|Salak-johnson, Janeen L.|
Submitted to: Physiology and Behavior
Publication Type: Peer Reviewed Journal
Publication Acceptance Date: 6/7/1996
Publication Date: N/A
Citation: N/A Interpretive Summary: Stress suppresses the immune system which promotes pathogenesis of infectious diseases and tumor development. Various stressors induce neuroendocrine alterations which suppress the immune system and, thus, decrease disease resistance. The link between the immune and neuroendocrine systems is poorly understood. An important physiological response to stress is activation of the hypothalamic-pituitary-adrenal axi Hypothalamic corticotropin releasing hormone (CRH) is the primary mediator of the stress response. CRH stimulates pituitary gland release of adrenocorticotropic hormone (ACTH) and peptides of the endogenous opioid peptide family. ACTH in turn stimulates adrenal gland secretion of cortisol. It has been generally accepted for a long time that stress- induced immunosuppression is mediated by cortisol. However, recent work showed that other mediators are involved: stress induced immunosuppression in normal as well as adrenalectomized rats. Researchers at Texas Tech University and the Richard B. Russell Agricultural Research Center showed that administration of CRH into the brain ventricular system produced dramatic behavioral changes and significant immunosuppression which was not mediated by the classically accepted mechanism of activation of the pituitary-adrenal axis. Such treatment appears to mimic acute rather than chronic stress response.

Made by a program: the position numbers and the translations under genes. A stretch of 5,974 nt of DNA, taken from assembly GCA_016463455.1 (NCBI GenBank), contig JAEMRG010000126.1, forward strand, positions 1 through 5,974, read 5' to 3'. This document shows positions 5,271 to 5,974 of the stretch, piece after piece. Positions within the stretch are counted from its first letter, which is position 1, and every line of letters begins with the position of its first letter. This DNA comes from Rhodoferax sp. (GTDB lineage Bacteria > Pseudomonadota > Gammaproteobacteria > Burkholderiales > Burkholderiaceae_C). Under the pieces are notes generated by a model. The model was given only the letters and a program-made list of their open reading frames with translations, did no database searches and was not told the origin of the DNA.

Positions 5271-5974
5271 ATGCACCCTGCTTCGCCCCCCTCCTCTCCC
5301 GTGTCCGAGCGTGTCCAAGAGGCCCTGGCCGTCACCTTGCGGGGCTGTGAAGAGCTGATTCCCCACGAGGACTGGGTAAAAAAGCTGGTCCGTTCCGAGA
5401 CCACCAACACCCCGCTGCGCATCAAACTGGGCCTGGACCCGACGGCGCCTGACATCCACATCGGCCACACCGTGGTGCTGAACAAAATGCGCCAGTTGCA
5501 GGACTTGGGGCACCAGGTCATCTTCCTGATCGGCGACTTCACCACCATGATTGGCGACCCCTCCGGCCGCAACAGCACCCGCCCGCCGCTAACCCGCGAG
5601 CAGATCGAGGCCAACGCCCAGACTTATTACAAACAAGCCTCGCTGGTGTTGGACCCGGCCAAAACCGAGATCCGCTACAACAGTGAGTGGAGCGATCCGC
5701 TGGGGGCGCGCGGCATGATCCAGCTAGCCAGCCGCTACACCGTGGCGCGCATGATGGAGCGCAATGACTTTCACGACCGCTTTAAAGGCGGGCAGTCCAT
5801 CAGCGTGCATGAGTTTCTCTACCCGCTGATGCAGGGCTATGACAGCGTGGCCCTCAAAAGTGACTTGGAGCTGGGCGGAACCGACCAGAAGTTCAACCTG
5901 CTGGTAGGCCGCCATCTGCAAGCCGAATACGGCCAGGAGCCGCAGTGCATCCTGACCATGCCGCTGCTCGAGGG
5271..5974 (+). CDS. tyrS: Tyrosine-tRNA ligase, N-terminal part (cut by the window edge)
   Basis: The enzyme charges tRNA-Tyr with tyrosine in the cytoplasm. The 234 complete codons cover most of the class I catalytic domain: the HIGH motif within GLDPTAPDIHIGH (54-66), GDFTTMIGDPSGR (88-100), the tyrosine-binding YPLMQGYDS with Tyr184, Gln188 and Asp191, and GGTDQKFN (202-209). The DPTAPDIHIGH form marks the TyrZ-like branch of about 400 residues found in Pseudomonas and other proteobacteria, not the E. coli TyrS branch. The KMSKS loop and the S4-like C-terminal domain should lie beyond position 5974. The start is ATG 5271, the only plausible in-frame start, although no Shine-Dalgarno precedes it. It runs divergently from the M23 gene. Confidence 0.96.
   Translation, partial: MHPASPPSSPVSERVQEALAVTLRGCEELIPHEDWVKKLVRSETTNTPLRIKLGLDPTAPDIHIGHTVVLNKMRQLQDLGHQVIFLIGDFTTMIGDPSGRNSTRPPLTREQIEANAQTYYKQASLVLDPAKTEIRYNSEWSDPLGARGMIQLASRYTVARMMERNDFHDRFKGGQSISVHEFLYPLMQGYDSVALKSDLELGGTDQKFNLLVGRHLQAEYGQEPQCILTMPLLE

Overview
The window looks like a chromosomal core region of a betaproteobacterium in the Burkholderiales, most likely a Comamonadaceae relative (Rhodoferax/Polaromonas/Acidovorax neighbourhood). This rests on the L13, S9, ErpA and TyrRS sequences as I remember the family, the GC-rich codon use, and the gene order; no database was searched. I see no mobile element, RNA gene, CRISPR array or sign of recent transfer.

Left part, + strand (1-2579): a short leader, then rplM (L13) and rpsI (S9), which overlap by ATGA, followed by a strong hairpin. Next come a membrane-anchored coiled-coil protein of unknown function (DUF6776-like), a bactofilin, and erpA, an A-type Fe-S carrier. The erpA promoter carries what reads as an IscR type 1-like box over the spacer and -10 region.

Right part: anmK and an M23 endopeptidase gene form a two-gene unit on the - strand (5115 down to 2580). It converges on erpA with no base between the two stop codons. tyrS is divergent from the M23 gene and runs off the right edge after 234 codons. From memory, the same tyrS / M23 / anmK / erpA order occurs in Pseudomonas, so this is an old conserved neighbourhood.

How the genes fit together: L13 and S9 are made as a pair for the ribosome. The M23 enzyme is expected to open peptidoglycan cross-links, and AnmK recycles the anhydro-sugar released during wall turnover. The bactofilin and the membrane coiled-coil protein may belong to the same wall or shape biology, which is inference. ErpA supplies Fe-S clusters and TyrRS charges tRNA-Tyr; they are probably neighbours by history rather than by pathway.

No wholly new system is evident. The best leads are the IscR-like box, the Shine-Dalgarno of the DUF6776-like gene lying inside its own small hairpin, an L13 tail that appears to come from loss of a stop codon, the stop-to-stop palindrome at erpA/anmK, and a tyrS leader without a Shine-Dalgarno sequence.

Technical Abstract: In Experiment 1, 50 ug of porcine corticotropin-releasing hormone (pCRH) or saline vehicle (V) was injected intracerebroventricularly (ICV). Plasma cortisol concentrations were higher after pCRH than after V. Generally, pCRH failed to alter NK cytotoxicity or lymphocyte proliferation in response to phytohemagluttin. Pigs injected with pCRH had lower neutrophil chemotaxis (CHTX) than controls. As blood cortisol concentration increased, neutrophil CHTX decreased. Pigs injected with pCRH had higher neutrophil numbers and neutrophil:lymphocyte ratios than controls. Percentage of lymphocytes was higher among control than treated pigs. Central pCRH increased overall activity and activity-related sequences (e.g., sit, walk and stand, walk), but reduced complex oral/nasal sequences (e.g., root, lick). In Experiment 2, pigs were injected ICV with 10 ug of cortisol or V. Cortisol failed to alter NK cytotoxicity, lymphocyte proliferation, CHTX, or leukocyte distribution and behavior. Thus, leukocyte distribution and specific neutrophil function were significantly modulated by stress-related hypothalamic-pituitary-adrenal axis hormones and complexity of behavioral sequences associated with increased activity was reduced. Oral/nasal stereotypies (as seen in confined sows) were not elevated by pCRH. CRH given ICV may better mimic acute rather than chronic stress.